Tough decision with

We have had 171 blogs setup on since we started it.  Of all of those blogs, only 7 have actually been setup by real people or credit unions.  The rest have all been spam and it is becoming a slight daily annoyance.  The basic idea behind is to remove the perceived technology barriers of blogging and enable credit unions to use a great blogging tool free of charge.  However, it seems that more spammers are using the tool than CU’s right now. 

So here is what I’m thinking:

  1. Leave up as it is, with no changes, and just deal with the spam.
  2. Kill WordPress Mu, the engine behind that lets people start their own blog on fly.  Instead, offer WordPress expertise, blog hosting, and general help, for free of course through the domain.
  3. Kill the whole site and not renew
  4. Morph into some type of community listing of all credit union related blogs.  Open Source CU has the best blogroll, but why not use the domain as a massive community generated list?  I’m not sure the best way to do that, but that’s why it is just an idea.

What are everyone else’s thoughts?

11 thoughts on “Tough decision with”

  1. Sorry to hear that Robbie! Spam recks everything (even a good meal).

    I have suggested using it to a few Canadian CUs and I think it is only a matter of time.

    I like option 2 and 4. But 4 seems like a very big initiative to do for free. Your a nice guy, but you need some of your “Life and Times” to be more than credit unions.

  2. Option 2. Kill the source of the problem, but rework the site in a way that it can be seen as the “TypePad” or “WordPress” of the CU industry. If you can make it work the way you want, CUs looking to blog will come straight to the experts at instead of trying to start one blindly on another blogging software platform with no assistance.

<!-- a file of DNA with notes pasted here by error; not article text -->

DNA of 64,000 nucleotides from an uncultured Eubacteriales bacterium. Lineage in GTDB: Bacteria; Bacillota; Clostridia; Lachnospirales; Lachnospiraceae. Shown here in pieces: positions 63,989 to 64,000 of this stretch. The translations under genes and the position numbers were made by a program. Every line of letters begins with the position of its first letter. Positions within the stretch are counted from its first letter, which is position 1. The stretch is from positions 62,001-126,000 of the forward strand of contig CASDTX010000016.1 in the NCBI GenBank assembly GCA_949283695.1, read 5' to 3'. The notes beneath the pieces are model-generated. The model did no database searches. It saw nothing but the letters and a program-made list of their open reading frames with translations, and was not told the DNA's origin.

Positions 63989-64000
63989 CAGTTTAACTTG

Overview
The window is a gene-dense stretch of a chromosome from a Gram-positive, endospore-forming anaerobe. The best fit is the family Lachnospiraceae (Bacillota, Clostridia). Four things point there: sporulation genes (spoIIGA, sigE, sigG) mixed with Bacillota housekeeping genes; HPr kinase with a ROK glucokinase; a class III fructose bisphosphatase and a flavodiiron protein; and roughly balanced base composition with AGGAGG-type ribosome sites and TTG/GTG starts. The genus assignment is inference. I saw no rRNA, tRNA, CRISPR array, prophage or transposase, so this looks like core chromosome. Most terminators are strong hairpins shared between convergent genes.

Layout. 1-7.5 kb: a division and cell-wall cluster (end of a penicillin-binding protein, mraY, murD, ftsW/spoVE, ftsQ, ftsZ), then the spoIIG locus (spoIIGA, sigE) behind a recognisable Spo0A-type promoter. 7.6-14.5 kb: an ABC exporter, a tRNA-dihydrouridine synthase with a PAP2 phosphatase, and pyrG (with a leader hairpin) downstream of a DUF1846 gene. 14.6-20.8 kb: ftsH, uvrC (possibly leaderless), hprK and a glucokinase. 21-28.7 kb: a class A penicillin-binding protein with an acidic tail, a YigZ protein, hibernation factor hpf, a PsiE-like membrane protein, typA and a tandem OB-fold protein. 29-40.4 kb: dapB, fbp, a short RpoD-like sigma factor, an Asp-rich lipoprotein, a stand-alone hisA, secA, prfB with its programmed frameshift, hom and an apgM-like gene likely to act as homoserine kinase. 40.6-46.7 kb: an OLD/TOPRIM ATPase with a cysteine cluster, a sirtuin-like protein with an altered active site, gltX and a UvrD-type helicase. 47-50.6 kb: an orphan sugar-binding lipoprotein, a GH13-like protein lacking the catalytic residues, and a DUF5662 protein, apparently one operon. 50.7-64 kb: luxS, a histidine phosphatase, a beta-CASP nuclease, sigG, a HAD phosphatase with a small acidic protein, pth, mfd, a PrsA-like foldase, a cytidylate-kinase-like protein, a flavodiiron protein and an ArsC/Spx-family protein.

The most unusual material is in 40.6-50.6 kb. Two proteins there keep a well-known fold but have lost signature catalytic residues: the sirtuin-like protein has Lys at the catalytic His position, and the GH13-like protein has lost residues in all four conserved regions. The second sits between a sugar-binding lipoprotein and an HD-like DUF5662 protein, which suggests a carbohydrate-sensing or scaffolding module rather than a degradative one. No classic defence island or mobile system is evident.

3. Sorry about the challenges. I know I get my fair share of spam. It drives me nuts.

    My dad used to have a little sign in his office that said “Don’t let the bastards wear you down.” I think that this is one of those times.

    You have a good thing going, you are picking up a little steam and I would say, don’t let the bastards wear you down.

  4. Robbie – I never understood the value proposition of cublogs. WordPress is free. What exactly is the benefit for a CU to start a blog on cublogs vs directly with wordpress? What would I get with cublogs that I wouldn’t get on wordpress directly?

  5. @Morriss- does not give you the ability to run plugins to manipulate the way the software works. does enable plugin usage and thus gives the end user much more control of their blog without having to deal with internet hosting or install WP themselves.

  6. Thanks for the clarification! Interestingly, I think you are simply ahead of your time with this. I’ve been blogging for just over two years now, and have never checked out what WordPress plugins could do for me. So what are some of the plugins? What cool bloggity things can I do with them?

  7. @Morriss —
    A lot of the basic functionality of this site run on plugins. Here are a few:

    -Redirects all my RSS feeds to feedburner
    -Subscribe to comments so you get emails when someone else comments on a thread you are following.
    -Twitter Integration
    -Google Analytics & Sitemaps
    -OpenID integration
    -Many, many others.


    Scratch it any time. The data is completely yours and there is an option to delete your blog if you set it up and decide you don’t want it anymore. Try it out and let me know what you think!

  8. I’m not sure what your guidlines are for setting up free blogs, but why not have a verification process. Spammers generally want something quick and easy. If you put an approval process in place, you should see a decrease in the Splogs.

    Secondly, maybe tightening up the guidelines. Something to the effect that a blog has two weeks to establish some crediability. If it doesn’t, the blog would be deleted. Follow through would be the key.

  9. The thought that cublogs might be taken down at some point might stifle the creation of new blogs using your site. But spammers can be tough. I came to the decision that for less than $10, Typepad, combined with free Feedburner services gives me everything I need, and complete control.

  10. @Chris – Yeah, verification isn’t a bad idea, but I’d like the process to be semi-automated if it can be.

    @Comp Guy – Yeah, straight WordPress is great for me, but it whole multi-blog thing is the problem. I’ve got some captcha stuff in place to stop bots, but these are actually individuals setting up blogs.

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